Trump Supporters Are Still Stuck On Benghazi And Obama’s Birthplace

Who needs credible evidence?
Given the unusual state of this year's presidential race, the new data doesn't come as too much of a surprise.
Given the unusual state of this year's presidential race, the new data doesn't come as too much of a surprise.
John Locher/AP

It doesn’t matter what the fact-checkers say ― a majority of Americans are willing to believe conspiracy theories about the presidential candidate they oppose, according to a new Fairleigh Dickinson University/PublicMind poll.

Even though there is no credible evidence that former Secretary of State Hillary Clinton knew ahead of time that the U.S. embassy in Benghazi, Libya, was going to be attacked, 90 percent of the Donald Trump supporters interviewed believe she “definitely” or “possibly” knew and did nothing to prevent it. By contrast, only 35 percent of Clinton supporters feel the same way.

Similarly, the poll found that 68 percent of Trump supporters still believe that President Barack Obama “is hiding important information about his background and early life.” On the other hand, 84 percent of Clinton supporters consider this “definitely not true.”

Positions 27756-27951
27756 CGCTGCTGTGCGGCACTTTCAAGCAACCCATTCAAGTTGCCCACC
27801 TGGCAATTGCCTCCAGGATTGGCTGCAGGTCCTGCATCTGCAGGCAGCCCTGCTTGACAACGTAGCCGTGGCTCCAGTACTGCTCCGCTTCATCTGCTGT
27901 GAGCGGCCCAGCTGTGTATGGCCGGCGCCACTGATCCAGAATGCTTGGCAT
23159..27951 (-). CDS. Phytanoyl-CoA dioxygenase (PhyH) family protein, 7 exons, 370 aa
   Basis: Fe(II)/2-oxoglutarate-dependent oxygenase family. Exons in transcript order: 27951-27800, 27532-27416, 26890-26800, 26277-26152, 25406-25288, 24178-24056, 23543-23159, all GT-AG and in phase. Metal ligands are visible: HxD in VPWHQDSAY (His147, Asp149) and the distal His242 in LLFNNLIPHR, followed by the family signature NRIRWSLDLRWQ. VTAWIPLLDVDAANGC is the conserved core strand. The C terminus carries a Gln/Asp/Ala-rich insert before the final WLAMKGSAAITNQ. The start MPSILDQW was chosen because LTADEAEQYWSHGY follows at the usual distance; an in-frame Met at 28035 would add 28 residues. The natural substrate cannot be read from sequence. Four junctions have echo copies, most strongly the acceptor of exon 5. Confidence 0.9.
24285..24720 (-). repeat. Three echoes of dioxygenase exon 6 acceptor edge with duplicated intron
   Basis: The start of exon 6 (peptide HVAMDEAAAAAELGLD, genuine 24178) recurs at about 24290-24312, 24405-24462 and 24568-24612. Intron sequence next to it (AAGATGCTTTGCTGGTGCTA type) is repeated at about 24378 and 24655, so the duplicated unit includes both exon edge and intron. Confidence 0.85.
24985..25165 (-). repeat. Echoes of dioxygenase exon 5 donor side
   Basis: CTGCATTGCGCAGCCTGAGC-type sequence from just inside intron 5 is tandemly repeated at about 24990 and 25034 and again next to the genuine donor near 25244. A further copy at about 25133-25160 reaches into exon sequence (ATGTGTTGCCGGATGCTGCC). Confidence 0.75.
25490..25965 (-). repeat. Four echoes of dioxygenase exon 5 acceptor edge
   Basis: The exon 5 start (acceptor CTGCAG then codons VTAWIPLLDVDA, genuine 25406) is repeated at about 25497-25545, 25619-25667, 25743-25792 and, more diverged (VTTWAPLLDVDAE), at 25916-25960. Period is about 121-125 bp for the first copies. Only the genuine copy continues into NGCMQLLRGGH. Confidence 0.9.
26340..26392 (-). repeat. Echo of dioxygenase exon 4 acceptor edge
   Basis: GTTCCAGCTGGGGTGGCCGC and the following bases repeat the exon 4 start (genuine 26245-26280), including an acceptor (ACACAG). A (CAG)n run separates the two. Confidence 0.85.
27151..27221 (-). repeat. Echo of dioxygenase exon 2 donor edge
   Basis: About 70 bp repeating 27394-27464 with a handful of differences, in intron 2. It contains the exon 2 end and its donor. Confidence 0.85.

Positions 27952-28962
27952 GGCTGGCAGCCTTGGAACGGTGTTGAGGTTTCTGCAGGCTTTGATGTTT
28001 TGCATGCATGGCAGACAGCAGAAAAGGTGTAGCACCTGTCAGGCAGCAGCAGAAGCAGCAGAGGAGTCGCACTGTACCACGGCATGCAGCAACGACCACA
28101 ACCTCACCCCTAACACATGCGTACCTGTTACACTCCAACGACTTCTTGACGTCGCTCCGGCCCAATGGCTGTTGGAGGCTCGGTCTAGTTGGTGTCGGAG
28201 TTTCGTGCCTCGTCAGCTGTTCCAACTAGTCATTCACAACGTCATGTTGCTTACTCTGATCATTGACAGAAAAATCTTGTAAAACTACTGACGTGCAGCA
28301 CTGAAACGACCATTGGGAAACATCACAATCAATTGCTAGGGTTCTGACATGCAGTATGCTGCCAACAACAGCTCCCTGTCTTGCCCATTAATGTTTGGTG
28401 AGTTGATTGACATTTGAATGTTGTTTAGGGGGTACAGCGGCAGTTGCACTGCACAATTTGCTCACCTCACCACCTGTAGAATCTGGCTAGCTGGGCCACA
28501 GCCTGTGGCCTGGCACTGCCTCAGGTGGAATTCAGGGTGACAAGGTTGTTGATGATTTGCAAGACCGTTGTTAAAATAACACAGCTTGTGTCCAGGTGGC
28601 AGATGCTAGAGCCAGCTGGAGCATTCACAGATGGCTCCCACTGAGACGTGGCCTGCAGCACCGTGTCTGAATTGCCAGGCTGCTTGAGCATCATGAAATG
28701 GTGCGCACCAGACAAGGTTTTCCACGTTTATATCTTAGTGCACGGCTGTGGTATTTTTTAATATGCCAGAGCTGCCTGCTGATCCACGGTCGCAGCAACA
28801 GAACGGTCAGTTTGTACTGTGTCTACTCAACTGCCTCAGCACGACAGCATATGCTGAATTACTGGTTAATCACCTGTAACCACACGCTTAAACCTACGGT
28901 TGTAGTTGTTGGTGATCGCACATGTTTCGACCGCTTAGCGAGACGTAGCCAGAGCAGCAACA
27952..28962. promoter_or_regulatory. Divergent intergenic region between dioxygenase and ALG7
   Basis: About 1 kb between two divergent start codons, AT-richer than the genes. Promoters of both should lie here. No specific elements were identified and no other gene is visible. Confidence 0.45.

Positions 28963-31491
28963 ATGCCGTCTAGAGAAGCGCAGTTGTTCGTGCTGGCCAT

A HuffPost/YouGov poll conducted in September, just after Trump publicly renounced the Obama birther conspiracy, found similar results. Trump has been one of the loudest proponents of the birtherism myth, but apparently even his rejection of the conspiracy isn’t enough to change his supporters’ minds.

Clinton supporters are mainly suspicious about Trump’s tax returns. Eighty-five percent of them said they believe Trump is either “possibly” or “definitely” not releasing his tax returns “because they would show his close financial ties to political and business figures in Russia.” A much lower number of Trump supporters ― 46 percent ― believe the same.

The poll also asked respondents if they believe President George W. Bush knew about the 9/11 attacks before they happened, consider global warming to be a myth concocted by scientists, and think 2012 Sandy Hook elementary school shooting was faked in order to increase support for gun control. Although there was some partisan divide in support for each of these theories, it was not as pronounced as it was in questions about the current presidential nominees.

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